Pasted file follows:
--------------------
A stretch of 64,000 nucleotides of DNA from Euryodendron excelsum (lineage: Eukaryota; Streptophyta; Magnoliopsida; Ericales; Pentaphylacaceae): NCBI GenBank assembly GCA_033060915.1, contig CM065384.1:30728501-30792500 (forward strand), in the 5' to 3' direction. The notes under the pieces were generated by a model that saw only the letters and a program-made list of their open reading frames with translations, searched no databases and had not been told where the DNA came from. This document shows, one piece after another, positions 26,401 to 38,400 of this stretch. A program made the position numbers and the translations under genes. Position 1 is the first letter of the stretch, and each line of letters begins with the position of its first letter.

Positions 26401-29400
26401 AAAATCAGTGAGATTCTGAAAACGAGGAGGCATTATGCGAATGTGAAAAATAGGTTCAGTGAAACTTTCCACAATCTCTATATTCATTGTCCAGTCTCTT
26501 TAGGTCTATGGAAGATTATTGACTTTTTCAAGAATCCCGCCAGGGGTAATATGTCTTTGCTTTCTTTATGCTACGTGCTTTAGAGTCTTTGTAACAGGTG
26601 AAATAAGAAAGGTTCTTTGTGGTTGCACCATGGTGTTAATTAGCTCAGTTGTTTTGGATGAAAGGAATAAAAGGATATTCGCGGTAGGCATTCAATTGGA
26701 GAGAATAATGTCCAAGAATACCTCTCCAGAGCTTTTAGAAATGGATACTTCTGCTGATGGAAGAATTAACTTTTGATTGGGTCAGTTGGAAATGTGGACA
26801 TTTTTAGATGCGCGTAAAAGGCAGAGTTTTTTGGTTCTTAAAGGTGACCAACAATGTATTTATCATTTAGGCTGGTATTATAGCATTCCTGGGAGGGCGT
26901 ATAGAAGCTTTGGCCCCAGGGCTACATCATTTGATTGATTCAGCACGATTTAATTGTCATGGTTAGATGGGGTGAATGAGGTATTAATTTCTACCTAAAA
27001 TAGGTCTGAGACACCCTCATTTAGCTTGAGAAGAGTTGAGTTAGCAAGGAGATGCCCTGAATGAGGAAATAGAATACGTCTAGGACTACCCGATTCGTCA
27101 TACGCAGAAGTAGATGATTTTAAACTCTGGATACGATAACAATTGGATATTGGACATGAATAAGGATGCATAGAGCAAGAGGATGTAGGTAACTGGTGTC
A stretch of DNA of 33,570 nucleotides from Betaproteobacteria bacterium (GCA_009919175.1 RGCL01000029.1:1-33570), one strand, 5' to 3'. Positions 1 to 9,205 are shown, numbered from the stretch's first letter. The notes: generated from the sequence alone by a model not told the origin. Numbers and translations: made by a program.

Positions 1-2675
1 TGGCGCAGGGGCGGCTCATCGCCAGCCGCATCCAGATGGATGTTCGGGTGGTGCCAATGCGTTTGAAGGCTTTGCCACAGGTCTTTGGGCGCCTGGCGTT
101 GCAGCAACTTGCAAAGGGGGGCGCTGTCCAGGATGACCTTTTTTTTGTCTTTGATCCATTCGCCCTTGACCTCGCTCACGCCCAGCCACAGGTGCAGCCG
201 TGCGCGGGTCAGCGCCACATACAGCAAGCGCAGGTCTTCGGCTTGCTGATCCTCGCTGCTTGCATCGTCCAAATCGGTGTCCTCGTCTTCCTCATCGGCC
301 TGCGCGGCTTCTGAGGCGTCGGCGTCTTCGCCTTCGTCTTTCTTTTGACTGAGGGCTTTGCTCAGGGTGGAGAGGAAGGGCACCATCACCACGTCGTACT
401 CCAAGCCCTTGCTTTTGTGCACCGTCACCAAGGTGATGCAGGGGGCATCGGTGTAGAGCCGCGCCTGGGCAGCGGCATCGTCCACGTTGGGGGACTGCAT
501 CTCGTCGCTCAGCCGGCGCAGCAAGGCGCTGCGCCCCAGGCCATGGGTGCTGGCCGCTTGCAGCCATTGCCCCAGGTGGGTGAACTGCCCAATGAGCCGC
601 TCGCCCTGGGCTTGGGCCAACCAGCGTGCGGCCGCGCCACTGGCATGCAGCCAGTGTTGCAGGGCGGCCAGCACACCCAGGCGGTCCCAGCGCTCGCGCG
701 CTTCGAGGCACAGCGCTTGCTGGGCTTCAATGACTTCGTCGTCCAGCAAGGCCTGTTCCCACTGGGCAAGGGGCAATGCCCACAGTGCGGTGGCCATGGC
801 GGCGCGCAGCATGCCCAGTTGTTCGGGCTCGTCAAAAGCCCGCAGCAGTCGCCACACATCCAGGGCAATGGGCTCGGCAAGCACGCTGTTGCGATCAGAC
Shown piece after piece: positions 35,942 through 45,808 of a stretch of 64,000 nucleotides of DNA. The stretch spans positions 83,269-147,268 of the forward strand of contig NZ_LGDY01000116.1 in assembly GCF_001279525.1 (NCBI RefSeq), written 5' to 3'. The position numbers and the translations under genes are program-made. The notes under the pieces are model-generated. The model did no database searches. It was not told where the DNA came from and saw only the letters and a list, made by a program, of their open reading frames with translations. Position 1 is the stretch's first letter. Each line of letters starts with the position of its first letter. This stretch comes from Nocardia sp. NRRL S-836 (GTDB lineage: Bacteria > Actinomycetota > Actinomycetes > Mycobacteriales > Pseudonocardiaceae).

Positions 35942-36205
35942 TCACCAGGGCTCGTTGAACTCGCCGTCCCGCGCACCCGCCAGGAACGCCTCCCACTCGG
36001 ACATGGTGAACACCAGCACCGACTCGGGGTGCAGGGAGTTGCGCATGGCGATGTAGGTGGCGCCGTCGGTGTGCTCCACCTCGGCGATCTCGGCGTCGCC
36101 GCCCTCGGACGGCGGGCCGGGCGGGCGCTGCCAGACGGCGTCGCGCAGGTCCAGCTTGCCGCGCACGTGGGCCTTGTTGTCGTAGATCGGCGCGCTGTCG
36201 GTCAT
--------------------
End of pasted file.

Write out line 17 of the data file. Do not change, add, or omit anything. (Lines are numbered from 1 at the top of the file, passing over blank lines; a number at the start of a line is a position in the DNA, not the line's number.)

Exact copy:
401 CCAAGCCCTTGCTTTTGTGCACCGTCACCAAGGTGATGCAGGGGGCATCGGTGTAGAGCCGCGCCTGGGCAGCGGCATCGTCCACGTTGGGGGACTGCAT